How much sugar is really consumed globally? And how much do shoppers care?

By Natasha Spencer-Jolliffe

- Last updated on GMT

Image: Getty/Stanislaw Pytel
Image: Getty/Stanislaw Pytel

Related tags Sugar sweetner Sugar substitute Nutrition Consumer attitudes Confectionery

New data reveals the countries with the highest appetite for the sweet stuff and how much those sweet-toothed consumers worry about their intake

In the global league table of sugar consumption, India takes gold. But it’s a headline that only tells half of the story because it also has the highest population (18% of all humans on the planet live in India).

When laid out against the rest of the world, in Health Focus International’s 2024 Global Trend Study the Indian market’s sugar consumption is approximately the same as global sugar production. The interesting findings don’t end there though.

India consumers the most sugar in the world Image: Getrty/Fevziie Ryman

Surprising findings: Sugar consumption and concerns

While their per capita sugar intake is fairly standard, Indian consumers are more concerned about their sugar intake than many of the other 25 countries analysed in the report. Indeed more than three-quarters (76%) of Indian consumers are extremely or very concerned about sugar, compared to a 59% average among the global population.

“Countries like Brazil, Saudi Arabia and Thailand that have higher sugar intakes are also highly concerned about sugar, which is the relationship we would predict,” Angela Johnson, Dietary and Nutrition Insights Manager at HealthFocus International, told Confectionery News. 

“Unfortunately, this is the exception rather than the rule,” she says.

What’s more common is for countries such as Nigeria, India, Indonesia, the Philippines, and Vietnam which have low sugar intakes to also be the populations most concerned about it.

“It’s easy to assume that their high concern is helping them limit their sugar intake,” Johnson says. But, it’s more likely down to a variety of factors, including socioeconomics and the ability to spend money on less-healthy, ‘luxury’ foods and beverage products.

“In fact, increased average income in some developing countries is predicted to increase sugar consumption,” Johnson adds. According to the United Nations Food and Agriculture Organization (FAO), some countries that will likely increase sugar use the most in the coming years include Egypt, Ethiopia, China, India, Indonesia, Thailand, and Vietnam.

“Overall, most of the increased demand between now and 2030 is predicted to come from developing countries,” Johnson details, referencing the 2023 OECD-FAO Agricultural Outlook 2023-2032​.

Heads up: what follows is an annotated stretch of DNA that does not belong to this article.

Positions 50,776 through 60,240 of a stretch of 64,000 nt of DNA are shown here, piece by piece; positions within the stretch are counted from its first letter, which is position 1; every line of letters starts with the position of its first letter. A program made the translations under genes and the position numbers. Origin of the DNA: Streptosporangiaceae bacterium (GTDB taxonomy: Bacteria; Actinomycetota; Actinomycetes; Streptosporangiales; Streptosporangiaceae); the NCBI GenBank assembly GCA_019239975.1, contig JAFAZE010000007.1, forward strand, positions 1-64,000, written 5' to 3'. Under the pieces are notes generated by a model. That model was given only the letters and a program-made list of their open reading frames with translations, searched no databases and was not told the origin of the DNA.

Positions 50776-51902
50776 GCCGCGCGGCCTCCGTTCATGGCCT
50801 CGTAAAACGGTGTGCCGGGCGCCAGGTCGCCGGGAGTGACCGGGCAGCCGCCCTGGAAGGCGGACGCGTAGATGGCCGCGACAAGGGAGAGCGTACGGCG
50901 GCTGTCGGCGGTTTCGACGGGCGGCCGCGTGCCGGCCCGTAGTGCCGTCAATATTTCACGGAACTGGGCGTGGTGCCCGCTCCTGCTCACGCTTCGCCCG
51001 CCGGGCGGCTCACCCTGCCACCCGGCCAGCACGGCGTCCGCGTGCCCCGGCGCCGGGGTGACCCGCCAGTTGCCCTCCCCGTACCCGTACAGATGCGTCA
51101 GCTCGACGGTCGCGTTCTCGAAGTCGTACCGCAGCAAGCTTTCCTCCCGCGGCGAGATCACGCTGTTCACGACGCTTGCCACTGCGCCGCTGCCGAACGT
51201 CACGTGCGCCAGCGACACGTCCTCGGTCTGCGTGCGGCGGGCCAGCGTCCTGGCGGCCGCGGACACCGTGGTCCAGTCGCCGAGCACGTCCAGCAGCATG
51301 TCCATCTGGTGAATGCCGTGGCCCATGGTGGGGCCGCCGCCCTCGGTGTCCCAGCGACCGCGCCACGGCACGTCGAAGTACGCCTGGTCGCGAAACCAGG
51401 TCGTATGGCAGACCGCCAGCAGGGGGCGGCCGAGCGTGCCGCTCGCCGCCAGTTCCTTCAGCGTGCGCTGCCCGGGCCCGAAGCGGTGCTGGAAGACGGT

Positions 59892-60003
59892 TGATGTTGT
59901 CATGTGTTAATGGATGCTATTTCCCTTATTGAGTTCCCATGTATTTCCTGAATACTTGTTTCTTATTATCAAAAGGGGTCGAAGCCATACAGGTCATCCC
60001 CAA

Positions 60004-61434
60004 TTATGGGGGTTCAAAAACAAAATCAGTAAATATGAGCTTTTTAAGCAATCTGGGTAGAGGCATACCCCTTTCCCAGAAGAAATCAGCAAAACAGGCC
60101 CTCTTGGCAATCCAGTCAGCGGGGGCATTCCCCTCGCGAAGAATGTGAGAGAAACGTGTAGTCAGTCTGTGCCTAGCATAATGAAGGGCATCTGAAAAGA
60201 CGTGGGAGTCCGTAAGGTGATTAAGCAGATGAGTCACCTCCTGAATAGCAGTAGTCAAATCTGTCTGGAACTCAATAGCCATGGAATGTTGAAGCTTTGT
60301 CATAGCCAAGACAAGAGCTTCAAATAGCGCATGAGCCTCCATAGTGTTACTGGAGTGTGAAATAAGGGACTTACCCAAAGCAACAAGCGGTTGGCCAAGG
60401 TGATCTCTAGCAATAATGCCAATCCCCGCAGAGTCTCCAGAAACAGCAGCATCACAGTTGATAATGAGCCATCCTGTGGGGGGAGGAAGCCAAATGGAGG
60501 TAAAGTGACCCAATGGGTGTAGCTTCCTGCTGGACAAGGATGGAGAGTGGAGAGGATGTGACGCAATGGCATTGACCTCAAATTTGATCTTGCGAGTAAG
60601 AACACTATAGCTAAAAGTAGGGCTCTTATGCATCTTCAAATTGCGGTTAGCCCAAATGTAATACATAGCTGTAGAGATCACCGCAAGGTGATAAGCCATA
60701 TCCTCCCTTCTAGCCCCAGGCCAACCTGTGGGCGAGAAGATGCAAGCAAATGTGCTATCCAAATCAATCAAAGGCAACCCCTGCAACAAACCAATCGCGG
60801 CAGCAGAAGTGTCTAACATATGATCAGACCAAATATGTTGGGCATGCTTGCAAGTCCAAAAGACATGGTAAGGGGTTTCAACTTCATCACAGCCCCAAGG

Among some western countries opposite correlations play out with countries with higher-than-average sugar intake, such as Australia, Turkey and the US, having consumers who are less concerned about it.

Lacklustre low-sugar and sugar alternatives

Growing health and wellness consciousness influences shoppers’ sugar intake. For example, HealthFocus International states that India’s already high and increasing diabetes prevalence is likely causing consumers increased awareness of the amount of sugar they eat.

While consumers look to cut back on their sugar intake as “sugar continues to be villainised” concerns also extend to artificial sweeteners according to the study. Interestingly, Indian consumers are more concerned about both their sugar and​ artificial sweetener intake than consumers in many countries that eat more sugar per capita.

Prompting sugar reduction efforts

The research reports that in some countries, government and nonprofit interventions are helping with per capita sugar reduction. “In some cases, the relationship between sugar and numerous health issues continues to become more understood and publicised, prompting a predicted decline in sugar use in countries like Canada and Australia,” says Johnson.

Many governments are taking action too. Mexico became the first country to impose such a tax on sugar-sweetened beverages ​a decade ago, with 53 other countries joining them. “This may, in part, explain the predicted decrease in intake in Brazil and Mexico,” says Johnson.

Consumers and nonprofits are also driving demand for both lower-sugar and less-sweet products. For example, a group of food companies aligned to create the Alliance to Control Excessive Sugar​ seeks to increase consumer awareness about sugar intake and to promote low-calorie natural sweeteners.

Sweets with less-sweet tasting profiles on the up

The study also found that today’s global consumers now prefer products to be less sweet than they used to. It points to an important new direction of travel for manufacturers’ new product development. “Sugar prices are predicted to increase, while greater awareness of how sugar affects health will prompt more suggestions and regulations around sugar intake at the same time that consumers want products that aren’t as sweet,” says Johnson. “Decreasing sugar in sweet products could be a triple win here. There’s a lot of opportunity.”

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